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The Cure Bosses Springsteen Around with Ticketmaster Victory

'80s rockers stand up for fans while NJ's 'blue-collar' icon looks even smaller

It’s hard to blame musicians for how Ticketmaster treats its customers.

The ticketing giant can do almost anything it pleases in the current marketplace. There’s no sizable competitor, and even grunge rockers like Pearl Jam tried and failed, to provide a suitable alternative.

Live Nation merged with Ticketmaster in 2010 and, according to CNBC, “now control an estimated 70% of the ticketing and live event venues market.”

The problem is so entrenched that the U.S. Government is looking into Ticketmaster following its tech meltdown tied to Taylor Swift’s current tour. The Justice Department is also investigating the company over potential antitrust matters.

Both movements share rare bipartisan support.

That makes what happened in music this week all the more shocking. The Cure just won a small but symbolic victory against the ticketing behemoth.

Lead singer Robert Smith responded to fans on Twitter recoiling over the draconian fees placed on the least expensive Cure concert tickets. Some of the lower-priced tickets for its 2023 tour cost more in various fees than the ticket itself.

Smith called Ticketmaster a “bit of a scam” in agreeing to use its services, but the band swallowed hard and accepted the company’s services given its knack for out-smarting scalpers. Still, the outrageous fees attached to low-tier Cure seats proved too much.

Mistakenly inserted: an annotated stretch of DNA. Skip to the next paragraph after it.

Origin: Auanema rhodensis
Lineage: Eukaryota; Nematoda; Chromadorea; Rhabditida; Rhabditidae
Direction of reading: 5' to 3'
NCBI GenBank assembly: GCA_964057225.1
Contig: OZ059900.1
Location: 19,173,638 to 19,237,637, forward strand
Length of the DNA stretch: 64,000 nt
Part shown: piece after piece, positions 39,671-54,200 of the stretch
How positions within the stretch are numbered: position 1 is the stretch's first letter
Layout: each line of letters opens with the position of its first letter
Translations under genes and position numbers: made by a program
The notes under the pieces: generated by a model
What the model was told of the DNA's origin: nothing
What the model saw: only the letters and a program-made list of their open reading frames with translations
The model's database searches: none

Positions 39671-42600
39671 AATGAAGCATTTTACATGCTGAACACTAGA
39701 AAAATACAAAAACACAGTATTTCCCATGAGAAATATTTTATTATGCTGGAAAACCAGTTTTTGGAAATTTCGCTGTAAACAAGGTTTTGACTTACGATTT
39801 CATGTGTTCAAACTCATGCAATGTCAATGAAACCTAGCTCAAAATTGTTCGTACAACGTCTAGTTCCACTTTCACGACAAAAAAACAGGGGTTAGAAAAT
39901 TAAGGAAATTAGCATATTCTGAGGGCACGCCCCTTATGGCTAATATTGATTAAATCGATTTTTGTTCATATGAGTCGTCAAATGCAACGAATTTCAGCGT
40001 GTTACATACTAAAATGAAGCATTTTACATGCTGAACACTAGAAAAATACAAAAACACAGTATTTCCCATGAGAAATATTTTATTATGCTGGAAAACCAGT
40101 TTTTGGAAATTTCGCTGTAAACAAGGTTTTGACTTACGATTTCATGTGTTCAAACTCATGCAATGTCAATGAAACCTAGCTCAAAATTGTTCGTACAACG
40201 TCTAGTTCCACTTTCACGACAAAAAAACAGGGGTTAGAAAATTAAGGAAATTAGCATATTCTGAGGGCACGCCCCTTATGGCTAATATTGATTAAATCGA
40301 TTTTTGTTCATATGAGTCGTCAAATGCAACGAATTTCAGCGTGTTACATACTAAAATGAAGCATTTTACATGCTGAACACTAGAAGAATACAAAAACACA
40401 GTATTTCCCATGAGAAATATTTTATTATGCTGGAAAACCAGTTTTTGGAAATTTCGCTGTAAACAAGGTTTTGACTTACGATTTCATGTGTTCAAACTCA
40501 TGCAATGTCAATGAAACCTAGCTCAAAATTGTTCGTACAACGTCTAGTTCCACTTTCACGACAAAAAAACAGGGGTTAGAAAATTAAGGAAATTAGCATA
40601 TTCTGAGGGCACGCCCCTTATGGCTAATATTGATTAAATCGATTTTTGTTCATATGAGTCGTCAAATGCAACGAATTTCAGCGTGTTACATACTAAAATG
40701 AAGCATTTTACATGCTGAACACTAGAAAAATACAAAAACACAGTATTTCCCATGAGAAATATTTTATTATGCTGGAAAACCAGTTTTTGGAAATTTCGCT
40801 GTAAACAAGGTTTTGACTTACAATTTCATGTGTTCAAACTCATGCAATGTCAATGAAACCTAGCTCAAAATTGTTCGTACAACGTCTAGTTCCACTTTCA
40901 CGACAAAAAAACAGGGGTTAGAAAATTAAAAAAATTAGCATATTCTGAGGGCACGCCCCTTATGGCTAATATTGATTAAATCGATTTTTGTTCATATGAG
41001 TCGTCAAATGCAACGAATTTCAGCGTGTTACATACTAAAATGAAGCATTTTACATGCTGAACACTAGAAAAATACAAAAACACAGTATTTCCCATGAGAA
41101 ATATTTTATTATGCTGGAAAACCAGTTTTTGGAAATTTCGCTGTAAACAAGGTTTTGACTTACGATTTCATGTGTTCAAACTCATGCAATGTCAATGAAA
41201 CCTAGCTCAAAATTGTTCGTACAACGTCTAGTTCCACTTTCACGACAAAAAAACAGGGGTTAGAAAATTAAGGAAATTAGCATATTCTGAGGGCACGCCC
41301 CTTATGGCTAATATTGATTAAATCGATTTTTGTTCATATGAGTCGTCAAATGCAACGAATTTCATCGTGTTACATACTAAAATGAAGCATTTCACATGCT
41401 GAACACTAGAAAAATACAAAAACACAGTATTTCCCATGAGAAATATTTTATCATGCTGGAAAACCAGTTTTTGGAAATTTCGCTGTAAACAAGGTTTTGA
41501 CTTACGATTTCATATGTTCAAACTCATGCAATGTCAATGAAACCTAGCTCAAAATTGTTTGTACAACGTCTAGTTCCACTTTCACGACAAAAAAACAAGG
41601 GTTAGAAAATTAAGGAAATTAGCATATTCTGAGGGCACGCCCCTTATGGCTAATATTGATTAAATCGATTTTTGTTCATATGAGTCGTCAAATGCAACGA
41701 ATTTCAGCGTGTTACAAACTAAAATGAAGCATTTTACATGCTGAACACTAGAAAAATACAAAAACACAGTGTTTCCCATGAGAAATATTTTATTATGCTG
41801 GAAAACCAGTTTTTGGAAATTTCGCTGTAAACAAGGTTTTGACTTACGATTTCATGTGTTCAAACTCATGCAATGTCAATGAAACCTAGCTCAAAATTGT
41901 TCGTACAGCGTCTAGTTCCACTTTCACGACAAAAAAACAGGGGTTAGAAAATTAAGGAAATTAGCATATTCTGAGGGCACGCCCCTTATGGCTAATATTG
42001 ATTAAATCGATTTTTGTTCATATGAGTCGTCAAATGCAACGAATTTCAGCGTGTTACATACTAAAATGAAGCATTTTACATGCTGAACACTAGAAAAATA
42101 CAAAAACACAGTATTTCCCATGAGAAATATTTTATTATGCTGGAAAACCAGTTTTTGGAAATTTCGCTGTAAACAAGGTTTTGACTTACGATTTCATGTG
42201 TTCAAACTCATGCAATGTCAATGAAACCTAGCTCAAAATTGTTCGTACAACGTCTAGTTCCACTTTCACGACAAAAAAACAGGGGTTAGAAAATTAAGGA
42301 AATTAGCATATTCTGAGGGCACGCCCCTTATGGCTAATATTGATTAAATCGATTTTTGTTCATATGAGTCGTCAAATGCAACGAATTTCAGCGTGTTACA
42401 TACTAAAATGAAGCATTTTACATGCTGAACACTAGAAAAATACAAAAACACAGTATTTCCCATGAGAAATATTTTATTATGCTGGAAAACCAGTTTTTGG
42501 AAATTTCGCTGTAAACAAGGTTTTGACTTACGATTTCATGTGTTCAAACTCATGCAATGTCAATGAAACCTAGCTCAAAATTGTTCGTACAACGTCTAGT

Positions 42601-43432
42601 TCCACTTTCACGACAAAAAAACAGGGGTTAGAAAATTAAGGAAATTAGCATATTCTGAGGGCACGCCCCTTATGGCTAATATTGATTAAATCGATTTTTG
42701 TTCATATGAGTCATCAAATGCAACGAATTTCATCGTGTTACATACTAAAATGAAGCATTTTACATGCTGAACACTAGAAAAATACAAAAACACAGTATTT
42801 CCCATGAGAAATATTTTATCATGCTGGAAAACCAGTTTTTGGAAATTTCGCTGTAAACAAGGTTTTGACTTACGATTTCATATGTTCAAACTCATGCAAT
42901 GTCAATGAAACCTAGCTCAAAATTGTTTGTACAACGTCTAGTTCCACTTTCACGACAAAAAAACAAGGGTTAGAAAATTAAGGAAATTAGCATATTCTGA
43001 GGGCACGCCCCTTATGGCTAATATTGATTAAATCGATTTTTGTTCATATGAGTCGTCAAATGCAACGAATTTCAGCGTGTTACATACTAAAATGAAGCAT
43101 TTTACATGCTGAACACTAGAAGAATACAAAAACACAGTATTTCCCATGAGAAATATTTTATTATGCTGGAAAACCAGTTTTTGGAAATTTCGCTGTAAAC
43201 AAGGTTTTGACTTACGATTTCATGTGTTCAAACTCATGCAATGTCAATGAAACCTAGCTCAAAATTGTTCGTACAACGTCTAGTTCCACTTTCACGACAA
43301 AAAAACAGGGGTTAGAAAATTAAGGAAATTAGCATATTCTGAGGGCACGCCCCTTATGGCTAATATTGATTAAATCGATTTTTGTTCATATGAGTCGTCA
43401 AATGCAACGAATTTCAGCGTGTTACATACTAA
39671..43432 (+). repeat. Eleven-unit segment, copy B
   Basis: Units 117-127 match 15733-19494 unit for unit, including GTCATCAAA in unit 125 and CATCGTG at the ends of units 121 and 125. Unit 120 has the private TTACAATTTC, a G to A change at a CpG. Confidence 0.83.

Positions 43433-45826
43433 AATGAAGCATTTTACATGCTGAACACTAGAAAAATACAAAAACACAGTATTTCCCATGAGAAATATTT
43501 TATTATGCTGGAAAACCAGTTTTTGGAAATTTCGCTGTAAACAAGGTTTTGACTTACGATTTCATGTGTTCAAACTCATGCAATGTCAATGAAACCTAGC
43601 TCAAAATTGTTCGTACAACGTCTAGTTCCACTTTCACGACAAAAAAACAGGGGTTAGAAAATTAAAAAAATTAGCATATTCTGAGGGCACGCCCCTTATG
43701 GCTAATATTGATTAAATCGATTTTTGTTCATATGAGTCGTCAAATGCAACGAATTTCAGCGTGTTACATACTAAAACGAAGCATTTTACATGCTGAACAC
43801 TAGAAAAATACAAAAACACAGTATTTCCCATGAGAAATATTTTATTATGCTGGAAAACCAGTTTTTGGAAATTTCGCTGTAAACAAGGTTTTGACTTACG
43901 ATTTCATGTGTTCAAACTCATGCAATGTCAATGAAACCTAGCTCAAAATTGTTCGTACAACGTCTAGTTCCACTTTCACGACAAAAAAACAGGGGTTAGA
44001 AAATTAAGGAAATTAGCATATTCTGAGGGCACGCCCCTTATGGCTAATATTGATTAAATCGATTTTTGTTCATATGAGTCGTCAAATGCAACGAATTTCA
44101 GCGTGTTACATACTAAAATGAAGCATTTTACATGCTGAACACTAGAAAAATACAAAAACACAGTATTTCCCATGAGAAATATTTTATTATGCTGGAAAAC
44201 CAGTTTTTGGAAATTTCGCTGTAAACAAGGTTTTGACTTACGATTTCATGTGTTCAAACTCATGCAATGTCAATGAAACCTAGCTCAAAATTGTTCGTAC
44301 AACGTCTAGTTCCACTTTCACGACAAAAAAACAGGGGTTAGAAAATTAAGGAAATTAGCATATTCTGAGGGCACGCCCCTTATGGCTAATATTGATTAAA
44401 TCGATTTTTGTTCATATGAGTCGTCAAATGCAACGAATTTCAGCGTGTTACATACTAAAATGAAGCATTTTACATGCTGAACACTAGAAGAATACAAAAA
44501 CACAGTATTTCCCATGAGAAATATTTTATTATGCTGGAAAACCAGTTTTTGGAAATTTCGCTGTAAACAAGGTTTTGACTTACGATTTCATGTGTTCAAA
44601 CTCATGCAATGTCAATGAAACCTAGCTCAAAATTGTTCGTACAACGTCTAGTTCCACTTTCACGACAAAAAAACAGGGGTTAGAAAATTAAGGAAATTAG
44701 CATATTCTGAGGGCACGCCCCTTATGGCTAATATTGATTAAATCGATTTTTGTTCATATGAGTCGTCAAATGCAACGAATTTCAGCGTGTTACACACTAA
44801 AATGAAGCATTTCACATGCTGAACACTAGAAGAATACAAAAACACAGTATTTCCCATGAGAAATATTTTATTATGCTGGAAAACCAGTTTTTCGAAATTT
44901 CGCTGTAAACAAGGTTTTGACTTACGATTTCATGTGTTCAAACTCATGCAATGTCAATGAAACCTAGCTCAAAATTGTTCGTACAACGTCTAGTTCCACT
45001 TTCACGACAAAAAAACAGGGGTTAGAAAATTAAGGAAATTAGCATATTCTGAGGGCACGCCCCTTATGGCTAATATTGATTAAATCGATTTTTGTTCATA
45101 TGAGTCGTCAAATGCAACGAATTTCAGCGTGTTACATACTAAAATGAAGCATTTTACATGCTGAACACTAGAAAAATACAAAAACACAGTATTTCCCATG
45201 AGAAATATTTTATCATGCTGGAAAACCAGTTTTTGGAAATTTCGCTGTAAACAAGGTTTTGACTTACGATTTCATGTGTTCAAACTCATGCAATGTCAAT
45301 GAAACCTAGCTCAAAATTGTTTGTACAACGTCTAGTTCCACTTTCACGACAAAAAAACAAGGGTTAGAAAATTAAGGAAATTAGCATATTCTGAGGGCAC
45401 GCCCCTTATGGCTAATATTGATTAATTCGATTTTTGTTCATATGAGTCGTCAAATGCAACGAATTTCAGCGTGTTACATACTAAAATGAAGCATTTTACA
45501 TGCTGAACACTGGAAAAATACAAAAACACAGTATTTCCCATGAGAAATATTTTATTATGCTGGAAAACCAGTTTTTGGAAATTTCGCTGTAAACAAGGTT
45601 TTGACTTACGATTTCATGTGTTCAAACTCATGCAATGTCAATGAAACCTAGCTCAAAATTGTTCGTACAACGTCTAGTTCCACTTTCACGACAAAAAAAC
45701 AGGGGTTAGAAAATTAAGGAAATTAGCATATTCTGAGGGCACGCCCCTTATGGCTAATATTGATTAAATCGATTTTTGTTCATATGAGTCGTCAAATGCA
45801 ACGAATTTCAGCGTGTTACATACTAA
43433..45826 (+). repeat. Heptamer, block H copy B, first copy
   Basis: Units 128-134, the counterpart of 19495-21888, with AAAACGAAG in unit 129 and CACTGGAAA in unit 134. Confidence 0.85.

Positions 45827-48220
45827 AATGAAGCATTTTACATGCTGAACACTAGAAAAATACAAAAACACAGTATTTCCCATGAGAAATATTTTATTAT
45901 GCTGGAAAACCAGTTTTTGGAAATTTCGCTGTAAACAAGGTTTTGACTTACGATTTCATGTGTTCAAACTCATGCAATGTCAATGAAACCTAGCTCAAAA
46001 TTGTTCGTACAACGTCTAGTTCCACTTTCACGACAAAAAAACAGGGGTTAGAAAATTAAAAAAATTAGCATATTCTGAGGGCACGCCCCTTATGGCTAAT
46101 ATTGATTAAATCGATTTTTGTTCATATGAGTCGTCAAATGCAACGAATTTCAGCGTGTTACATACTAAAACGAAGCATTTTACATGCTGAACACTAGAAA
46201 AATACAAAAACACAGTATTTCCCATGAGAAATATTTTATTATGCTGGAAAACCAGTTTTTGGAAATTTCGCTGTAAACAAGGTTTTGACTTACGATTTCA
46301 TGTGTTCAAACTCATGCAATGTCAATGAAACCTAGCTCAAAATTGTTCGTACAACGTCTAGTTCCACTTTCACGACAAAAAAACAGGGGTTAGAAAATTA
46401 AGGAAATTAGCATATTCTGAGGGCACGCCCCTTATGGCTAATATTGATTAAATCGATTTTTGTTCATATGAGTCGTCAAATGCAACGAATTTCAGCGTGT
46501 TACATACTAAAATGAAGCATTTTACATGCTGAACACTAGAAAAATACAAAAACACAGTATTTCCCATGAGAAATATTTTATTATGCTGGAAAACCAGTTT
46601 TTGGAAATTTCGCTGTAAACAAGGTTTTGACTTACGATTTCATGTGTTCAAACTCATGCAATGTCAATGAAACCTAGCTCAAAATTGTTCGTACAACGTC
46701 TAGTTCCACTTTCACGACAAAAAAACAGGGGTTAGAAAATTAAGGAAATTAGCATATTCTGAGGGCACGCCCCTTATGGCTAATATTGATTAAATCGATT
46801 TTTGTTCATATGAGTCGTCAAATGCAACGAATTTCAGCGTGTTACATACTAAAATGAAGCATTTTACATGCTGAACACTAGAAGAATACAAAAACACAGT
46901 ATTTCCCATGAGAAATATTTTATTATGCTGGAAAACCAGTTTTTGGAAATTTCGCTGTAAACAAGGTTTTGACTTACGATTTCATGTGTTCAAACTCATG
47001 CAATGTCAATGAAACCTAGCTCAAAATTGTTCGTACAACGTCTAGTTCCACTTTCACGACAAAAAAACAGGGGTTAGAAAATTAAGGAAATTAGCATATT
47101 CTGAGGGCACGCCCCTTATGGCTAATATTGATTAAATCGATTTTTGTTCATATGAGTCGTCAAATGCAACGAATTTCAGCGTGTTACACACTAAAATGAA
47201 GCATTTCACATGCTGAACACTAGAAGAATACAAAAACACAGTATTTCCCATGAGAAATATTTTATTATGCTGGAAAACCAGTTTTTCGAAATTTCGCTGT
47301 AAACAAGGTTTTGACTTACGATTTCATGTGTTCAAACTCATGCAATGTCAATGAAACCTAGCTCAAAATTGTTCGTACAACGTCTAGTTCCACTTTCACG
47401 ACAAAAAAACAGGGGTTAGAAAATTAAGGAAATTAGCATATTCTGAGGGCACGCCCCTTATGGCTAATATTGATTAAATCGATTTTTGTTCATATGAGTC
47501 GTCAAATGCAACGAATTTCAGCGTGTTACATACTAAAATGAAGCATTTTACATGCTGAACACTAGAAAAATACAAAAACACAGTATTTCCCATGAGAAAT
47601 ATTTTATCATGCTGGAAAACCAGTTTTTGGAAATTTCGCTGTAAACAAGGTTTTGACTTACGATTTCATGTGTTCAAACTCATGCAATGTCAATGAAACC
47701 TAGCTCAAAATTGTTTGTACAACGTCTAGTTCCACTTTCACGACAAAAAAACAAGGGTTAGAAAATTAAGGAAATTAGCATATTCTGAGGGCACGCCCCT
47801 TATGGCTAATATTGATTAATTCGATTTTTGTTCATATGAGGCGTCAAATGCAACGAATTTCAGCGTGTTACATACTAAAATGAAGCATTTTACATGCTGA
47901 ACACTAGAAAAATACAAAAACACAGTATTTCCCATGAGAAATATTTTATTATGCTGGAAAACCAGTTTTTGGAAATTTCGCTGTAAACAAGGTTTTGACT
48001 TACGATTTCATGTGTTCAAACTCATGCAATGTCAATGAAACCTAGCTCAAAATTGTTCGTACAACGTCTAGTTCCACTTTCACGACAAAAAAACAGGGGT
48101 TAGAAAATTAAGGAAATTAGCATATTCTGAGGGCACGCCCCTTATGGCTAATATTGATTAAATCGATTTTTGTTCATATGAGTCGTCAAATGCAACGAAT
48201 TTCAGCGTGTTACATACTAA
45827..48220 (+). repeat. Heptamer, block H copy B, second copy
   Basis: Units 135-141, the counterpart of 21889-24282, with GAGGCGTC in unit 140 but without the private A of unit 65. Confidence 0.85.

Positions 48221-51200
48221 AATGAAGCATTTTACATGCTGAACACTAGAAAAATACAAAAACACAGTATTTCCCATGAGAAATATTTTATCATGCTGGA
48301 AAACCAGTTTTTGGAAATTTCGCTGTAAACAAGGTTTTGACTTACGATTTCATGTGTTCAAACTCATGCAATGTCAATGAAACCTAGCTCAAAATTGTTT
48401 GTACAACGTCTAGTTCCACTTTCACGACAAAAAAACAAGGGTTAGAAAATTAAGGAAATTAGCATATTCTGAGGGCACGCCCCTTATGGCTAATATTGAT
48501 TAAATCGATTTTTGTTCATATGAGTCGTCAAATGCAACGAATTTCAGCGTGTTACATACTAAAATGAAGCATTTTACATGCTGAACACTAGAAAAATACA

The band reached out to Ticketmaster for comment, asking how even the so-called cheap seats could set fans back so much.

The 63-year-old singer got a quick, and helpful, response from Ticketmaster. He shared the good news on social media.

The Cure remains an iconic band, responsible for killer cuts like “Boys Don’t Cry,” “Pictures of You” and “Just Like Heaven.” They still lack the gravitas of some of their contemporaries … like Bruce Springsteen.

The Boss’s Ticketmaster ties brought him some terrible publicity last year. The 73-year-old legend announced a new tour, but his fans saw the outlandish prices they needed to pay to see their rock hero again.

And they weren’t happy.

The company’s “dynamic pricing” model meant even mid-level seats would set fans back thousands.

Springsteen hid rather than address the issue at first. He sent his manager out to do some damage control, hoping that would make the matter fade. Later, far-Left Rolling Stone gently pressed him on the issue, and Springsteen defended the sky-high ticket prices as if he never held sway over blue-collar USA.

The ticket broker or someone is going to be taking that money. I’m going, ‘Hey, why shouldn’t that money go to the guys that are going to be up there sweating three hours a night for it?’

Take that, little guy and gal!


Springsteen can’t change the way Ticketmaster does business. We don’t even know if Congress can do anything about its quasi-monopoly status. 

The Cure knew this, too, but it tried to make a difference …and did.

If The Cure could make Ticketmaster tweak its pricing, even just a little, couldn’t a rock god like Springsteen do the same?

Or, at the very least, try?


  1. The Cure is a nice band but hasn’t produced anything new in decades. Springsteen is always writing, growing, inventing new ways to engage the audience. He and the band are worth more than 20 bucks, worth every penny. No comparison.

    1. So you totally missed the point. In fact, you unknowingly played right into it. The argument is that if a band like the Cure can get Ticketmaster to reconsider, then Springsteen should have no issue using his clout to do something good for his fans.

    2. Dude, it ain’t 20 bucks. Cheap seats are going into the three digits. No more 20 dollar concerts.

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